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American Born Chinese Review

American Born Chinese Review

American Born Chinese (ABC) by Gene Luen Yang is a modern day fairy tale. It’s a wild story about identity and finding yourself.

If you’re looking for an interesting read or a fresh perspective on identity this spoiler-free review will help you find out if ABC is right for you.

ABC features three, unrelated tales that come together with humor, wit, and insight. Each tale works together with the others to create an unforgettable story!

American Born Chinese tells the stories of:

🏈 Jin Wang, a first-generation Chinese-American. He wants to fit it, but being the only Asian kid in school isn’t easy.

👑 The Monkey King, one of China’s most enduring fables. He’s the most powerful monkey on Earth! But what he wants is the respect of the gods.

🙅‍♂️ Chin-Kee, a ridiculous and racist stereotype of Chinese people.

Interested? Then read on and find out why American Born Chinese is a graphic novel masterpiece you should read today!

Summary Of American Born Chinese (No Spoilers)

Let’s start with a quick, spoiler-free summary of American Born Chinese.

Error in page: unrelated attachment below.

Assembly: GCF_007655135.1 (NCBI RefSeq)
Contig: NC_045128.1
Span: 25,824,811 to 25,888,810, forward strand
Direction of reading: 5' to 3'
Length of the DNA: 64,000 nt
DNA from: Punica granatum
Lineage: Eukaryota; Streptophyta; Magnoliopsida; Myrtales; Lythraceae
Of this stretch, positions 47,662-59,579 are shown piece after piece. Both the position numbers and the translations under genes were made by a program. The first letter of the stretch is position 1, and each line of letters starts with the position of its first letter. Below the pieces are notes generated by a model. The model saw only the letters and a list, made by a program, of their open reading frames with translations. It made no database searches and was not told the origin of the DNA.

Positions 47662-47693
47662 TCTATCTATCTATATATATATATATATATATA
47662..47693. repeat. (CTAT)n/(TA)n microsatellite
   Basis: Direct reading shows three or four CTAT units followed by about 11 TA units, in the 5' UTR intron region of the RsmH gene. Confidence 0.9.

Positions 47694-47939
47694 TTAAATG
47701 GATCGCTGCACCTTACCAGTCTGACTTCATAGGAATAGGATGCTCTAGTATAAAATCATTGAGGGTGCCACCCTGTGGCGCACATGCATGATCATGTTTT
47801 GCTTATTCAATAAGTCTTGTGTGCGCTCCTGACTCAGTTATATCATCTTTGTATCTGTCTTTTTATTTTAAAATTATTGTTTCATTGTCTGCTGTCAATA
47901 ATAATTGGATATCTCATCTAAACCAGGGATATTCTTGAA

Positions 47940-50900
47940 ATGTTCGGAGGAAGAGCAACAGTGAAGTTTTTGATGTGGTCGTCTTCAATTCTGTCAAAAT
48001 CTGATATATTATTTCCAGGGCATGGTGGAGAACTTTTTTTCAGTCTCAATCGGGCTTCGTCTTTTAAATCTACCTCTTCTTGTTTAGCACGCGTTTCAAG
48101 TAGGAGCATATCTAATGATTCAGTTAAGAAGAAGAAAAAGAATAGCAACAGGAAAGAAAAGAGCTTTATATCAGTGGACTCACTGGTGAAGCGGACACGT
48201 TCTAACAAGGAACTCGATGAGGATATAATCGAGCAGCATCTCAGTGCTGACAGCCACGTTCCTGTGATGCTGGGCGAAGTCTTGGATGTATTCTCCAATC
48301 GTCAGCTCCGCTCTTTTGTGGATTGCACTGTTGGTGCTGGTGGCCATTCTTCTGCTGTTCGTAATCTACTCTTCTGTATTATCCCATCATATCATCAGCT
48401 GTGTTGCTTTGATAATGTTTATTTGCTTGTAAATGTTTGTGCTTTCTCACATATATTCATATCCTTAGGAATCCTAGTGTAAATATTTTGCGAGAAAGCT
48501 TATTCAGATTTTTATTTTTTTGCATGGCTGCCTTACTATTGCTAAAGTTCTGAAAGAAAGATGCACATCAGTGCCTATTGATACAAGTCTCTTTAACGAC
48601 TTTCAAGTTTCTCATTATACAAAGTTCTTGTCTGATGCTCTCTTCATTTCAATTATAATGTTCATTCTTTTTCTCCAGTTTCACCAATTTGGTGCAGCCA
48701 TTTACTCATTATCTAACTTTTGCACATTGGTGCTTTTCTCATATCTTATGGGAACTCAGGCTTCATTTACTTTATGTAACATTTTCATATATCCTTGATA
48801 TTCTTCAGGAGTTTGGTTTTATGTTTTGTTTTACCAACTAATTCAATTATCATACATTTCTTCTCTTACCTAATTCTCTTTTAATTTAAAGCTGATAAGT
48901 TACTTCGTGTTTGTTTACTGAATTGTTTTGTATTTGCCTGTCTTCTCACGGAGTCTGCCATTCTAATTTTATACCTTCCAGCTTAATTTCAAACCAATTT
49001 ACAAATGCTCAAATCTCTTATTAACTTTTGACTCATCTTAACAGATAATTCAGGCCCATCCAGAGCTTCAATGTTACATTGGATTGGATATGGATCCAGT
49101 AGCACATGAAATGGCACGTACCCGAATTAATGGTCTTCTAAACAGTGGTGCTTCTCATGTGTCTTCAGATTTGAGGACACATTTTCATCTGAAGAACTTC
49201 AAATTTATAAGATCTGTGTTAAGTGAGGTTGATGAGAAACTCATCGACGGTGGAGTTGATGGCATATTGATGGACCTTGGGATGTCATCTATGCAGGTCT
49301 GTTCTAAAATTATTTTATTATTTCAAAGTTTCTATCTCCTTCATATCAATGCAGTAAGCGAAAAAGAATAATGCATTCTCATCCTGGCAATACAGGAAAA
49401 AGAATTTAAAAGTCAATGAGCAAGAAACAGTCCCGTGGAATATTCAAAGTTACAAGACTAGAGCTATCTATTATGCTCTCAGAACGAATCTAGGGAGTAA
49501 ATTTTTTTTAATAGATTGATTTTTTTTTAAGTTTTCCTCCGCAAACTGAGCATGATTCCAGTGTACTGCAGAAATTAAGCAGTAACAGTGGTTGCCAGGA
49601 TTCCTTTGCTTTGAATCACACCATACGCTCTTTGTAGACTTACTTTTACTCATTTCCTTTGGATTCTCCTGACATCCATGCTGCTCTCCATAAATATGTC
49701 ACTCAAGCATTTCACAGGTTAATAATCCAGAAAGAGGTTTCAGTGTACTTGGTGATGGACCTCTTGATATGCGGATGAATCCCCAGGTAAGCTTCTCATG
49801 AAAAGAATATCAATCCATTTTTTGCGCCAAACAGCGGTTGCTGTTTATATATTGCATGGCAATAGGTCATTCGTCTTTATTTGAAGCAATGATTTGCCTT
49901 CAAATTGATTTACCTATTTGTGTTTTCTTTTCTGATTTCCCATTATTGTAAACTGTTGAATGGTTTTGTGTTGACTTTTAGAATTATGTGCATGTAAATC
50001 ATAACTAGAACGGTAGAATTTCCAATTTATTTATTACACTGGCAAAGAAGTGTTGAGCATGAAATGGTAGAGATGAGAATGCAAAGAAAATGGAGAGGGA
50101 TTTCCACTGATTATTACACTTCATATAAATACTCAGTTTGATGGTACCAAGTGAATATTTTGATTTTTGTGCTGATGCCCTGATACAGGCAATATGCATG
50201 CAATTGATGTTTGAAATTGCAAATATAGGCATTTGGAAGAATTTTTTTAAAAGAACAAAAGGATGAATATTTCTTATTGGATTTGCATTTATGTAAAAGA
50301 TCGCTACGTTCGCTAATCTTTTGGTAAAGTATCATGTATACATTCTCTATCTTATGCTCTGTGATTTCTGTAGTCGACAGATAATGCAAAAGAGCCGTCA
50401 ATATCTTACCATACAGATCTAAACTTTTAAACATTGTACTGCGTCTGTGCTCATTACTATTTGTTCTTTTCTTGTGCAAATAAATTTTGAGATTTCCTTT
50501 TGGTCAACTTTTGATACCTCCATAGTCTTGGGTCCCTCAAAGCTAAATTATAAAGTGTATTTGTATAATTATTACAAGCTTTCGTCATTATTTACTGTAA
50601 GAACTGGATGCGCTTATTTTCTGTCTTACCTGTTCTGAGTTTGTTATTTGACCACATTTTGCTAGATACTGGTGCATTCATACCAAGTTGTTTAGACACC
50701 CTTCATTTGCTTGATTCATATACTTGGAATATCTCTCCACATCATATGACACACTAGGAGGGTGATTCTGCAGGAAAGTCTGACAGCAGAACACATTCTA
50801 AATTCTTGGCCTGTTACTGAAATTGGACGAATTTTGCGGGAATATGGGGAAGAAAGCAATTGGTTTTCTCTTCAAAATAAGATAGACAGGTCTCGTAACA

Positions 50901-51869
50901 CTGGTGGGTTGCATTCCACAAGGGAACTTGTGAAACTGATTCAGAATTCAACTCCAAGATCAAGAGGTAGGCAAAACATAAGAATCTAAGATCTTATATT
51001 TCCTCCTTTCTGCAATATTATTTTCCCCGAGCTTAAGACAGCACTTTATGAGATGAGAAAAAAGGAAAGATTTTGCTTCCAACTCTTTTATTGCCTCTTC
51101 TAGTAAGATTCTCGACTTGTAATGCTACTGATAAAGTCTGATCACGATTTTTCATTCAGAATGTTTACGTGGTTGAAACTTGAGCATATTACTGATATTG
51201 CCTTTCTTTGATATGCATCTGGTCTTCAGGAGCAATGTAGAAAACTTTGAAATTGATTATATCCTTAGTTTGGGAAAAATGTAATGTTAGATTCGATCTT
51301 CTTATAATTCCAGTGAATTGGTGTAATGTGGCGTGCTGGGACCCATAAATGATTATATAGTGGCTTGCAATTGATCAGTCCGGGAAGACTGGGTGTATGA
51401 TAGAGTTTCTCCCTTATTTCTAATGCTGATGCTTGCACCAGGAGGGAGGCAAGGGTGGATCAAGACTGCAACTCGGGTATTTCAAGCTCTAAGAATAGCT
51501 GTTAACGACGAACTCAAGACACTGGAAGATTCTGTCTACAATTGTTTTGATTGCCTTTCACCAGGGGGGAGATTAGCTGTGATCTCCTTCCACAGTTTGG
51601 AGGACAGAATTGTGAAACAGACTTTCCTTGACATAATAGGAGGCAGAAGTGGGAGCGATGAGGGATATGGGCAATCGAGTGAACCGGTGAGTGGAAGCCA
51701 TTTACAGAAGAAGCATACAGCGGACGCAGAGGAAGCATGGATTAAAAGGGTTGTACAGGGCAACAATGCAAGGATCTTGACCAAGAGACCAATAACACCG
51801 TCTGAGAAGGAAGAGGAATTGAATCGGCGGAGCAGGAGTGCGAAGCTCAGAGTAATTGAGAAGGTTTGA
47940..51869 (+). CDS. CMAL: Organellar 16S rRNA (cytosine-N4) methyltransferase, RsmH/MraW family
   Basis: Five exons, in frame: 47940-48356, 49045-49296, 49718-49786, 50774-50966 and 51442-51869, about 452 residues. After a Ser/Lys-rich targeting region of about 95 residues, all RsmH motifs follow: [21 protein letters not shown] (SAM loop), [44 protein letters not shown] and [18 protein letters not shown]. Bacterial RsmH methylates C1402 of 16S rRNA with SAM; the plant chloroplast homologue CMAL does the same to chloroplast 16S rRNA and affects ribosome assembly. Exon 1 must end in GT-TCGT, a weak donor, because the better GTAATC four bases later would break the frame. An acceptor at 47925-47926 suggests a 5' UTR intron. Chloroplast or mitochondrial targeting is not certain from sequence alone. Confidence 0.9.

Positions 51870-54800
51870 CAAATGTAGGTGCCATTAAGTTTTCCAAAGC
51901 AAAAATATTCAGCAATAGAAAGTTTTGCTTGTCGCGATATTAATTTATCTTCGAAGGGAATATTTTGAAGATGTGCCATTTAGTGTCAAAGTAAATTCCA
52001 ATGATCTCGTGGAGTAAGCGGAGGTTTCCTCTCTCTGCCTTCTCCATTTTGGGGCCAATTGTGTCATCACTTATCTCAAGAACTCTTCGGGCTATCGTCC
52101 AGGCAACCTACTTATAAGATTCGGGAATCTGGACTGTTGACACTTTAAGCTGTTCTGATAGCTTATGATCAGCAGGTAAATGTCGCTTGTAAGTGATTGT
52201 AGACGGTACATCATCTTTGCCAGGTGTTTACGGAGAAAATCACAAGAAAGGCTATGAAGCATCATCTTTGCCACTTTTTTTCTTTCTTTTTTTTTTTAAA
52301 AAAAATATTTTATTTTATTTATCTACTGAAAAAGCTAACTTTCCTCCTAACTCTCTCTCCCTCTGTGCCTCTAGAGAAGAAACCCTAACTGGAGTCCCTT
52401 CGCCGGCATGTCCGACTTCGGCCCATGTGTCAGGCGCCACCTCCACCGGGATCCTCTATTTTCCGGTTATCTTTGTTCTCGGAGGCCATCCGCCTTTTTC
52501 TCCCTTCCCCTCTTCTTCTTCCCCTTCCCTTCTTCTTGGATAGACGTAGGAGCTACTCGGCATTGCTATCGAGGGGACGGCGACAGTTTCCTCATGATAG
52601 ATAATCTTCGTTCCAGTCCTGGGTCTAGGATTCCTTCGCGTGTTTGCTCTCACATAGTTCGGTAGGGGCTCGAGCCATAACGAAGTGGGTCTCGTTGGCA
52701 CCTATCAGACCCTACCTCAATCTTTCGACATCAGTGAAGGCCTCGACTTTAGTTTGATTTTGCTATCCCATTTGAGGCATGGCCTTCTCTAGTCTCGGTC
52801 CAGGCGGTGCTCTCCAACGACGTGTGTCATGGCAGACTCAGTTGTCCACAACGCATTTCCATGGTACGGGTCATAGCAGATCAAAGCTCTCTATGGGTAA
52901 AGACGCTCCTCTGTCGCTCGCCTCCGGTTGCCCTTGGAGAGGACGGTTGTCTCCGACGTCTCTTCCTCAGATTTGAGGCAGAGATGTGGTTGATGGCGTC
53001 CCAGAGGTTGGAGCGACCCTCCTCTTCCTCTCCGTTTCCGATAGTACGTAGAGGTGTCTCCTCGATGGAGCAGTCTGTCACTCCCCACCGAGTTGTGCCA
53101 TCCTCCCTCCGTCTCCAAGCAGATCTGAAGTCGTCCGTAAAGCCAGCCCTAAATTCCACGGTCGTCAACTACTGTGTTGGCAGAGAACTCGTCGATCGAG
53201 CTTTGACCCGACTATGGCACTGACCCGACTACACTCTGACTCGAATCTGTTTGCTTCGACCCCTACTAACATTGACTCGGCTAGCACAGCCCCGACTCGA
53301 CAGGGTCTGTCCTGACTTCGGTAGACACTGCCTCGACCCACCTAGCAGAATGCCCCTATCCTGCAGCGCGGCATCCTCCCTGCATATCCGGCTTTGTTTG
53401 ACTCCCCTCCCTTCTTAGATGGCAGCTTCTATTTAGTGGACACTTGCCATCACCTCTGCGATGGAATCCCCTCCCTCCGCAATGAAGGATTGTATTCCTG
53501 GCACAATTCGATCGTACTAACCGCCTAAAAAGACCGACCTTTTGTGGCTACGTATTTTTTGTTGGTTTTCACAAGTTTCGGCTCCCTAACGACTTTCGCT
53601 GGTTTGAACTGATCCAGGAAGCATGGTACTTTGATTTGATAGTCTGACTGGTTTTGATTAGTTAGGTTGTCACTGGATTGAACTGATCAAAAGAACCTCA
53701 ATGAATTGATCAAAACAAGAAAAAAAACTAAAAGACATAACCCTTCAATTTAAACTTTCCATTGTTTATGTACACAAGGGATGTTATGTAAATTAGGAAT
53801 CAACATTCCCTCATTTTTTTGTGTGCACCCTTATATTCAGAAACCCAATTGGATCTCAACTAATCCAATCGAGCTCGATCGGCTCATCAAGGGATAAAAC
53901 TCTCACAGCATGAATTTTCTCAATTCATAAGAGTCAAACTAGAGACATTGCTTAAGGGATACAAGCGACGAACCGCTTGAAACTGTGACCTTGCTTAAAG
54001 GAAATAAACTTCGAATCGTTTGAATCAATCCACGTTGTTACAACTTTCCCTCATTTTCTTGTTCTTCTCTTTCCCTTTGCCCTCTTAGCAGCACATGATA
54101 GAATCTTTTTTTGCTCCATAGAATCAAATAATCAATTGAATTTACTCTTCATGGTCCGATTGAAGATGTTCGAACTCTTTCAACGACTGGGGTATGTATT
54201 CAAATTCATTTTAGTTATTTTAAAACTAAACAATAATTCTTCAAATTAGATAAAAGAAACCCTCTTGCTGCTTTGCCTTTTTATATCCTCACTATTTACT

On a ‘bright and starry night’ the Chinese Gods, Goddesses, Demons, and Spirits meet in heaven. The sound of their music and the smell of their drink drifts down to Flower-Fruit Mountain. Home of the Monkey King.

Now the Monkey King is a swell guy and a god in his own right. He’s also a Kung-Fu master whose skills are legendary!

So he figures that his invitation to the party must have gotten lost in the mail… and invites himself.

But after waiting in queue for hours he’s told his name isn’t on the list.


Invite Please! American Born Chinese Review by Ninth Art Delights

“Can I see your invite please?” – American Born Chinese


Why? Because he’s a monkey. So Monkey King does the only reasonable thing. He beats up all the assembled deities and goes home.

The story cuts to Jin as he and his family are moving into a new house.

His parents (both Chinese) came to the States as students. Having spent most of his life near San Francisco’s Chinatown, he’s a little nervous about moving.

Jin is the essential third-culture kid. Growing up between two cultures and trying to figure out how to navigate between both.